My primary goal is to stay within those margins. Meanwhile I forge ahead. Now I see the storm. The sun is lower now and disappears behind the huge storm. At least I can see what I'm heading into. The light is erie. It's 5:35 pm. Thirty-seven minutes to sunset. I am only 25 miles out and I receive a message from Bryan that there is light rain in Maseru but that the main storm seems to have passed to the north. I see a path through below the storm to one of our main landmarks that's only a few miles from our base! I point the airplane at the light that is past the darkness of the storm. At the same time I note a very clear area to my right and set the heading bug on the airplane to that area in case I need to turn away from the storm. I don't want to have a moment of confusion if I need to turn back. It's smooth sailing and we begin to descend about 20 miles from the airport. " We're going to make it," I say to Tebello who is seated next to me. Seconds later we encounter serious turbulence. The airplane is being tossed like a leaf. At almost the same time I see a lighting strike dead ahead, and within a few seconds left and right of where I'm pointed. There's no way forward that is safe. I bank the airplane hard toward the heading I had chosen and begin to climb, back toward the mountains I had just left. It is 5:43 pm. I have 29 minutes to get the airplane on the ground before sunset.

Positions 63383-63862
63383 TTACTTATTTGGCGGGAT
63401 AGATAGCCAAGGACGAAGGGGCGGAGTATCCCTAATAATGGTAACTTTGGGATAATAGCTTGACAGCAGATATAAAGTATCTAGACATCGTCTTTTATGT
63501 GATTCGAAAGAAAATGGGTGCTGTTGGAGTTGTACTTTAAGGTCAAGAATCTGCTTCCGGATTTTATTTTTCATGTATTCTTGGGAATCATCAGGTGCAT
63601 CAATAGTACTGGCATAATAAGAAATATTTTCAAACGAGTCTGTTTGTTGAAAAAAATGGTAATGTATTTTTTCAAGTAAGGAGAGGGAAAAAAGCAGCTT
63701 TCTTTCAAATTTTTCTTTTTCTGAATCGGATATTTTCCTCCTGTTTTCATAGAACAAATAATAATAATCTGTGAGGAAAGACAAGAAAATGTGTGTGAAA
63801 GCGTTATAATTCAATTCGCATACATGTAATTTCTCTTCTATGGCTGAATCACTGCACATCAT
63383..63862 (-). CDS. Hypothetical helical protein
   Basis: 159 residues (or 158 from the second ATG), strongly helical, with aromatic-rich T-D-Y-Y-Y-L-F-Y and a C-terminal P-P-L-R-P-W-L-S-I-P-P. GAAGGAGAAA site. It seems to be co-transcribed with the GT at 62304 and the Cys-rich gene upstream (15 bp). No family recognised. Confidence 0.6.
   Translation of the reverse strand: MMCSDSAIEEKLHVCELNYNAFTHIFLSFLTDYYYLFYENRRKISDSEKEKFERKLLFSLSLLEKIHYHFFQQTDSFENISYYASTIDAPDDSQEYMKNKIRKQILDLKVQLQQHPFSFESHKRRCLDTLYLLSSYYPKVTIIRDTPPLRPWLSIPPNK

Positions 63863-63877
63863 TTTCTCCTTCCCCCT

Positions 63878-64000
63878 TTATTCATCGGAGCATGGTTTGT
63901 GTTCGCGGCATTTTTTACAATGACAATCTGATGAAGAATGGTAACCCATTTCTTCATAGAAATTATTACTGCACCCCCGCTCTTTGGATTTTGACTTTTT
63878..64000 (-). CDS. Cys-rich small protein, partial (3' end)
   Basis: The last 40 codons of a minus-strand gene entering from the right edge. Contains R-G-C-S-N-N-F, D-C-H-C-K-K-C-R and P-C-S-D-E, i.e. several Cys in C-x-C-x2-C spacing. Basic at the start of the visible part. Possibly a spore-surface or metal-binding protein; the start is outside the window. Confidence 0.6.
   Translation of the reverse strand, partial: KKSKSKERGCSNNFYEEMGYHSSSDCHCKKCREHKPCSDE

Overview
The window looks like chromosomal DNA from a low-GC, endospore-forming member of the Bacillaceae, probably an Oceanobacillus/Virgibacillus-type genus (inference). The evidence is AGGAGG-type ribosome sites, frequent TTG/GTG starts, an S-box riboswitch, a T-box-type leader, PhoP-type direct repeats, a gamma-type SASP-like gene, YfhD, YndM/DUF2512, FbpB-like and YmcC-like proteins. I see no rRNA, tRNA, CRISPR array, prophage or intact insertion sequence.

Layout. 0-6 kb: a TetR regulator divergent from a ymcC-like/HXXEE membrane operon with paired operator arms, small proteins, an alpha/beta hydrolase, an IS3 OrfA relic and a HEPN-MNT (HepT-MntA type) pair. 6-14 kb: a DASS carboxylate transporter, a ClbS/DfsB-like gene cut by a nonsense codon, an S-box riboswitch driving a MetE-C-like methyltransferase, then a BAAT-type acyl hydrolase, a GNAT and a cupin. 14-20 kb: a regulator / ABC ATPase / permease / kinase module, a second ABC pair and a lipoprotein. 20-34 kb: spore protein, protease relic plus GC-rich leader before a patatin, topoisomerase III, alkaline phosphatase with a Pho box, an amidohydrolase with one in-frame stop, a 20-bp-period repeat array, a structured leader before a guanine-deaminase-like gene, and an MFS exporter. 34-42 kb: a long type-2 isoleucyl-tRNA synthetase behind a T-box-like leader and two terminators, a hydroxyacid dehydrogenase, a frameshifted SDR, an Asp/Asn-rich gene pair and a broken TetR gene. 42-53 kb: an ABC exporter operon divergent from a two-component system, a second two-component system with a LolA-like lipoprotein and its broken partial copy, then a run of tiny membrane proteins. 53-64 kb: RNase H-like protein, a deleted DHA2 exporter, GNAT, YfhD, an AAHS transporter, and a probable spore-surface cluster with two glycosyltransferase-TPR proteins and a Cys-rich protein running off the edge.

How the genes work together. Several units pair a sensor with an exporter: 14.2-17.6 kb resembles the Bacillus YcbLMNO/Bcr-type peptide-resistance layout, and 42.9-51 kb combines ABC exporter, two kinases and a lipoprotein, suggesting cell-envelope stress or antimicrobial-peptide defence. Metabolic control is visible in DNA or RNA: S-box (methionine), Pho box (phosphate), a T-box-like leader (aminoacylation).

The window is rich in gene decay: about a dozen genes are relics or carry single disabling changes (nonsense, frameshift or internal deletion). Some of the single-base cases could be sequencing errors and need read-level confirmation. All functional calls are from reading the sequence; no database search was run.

|The storm that made us turn around|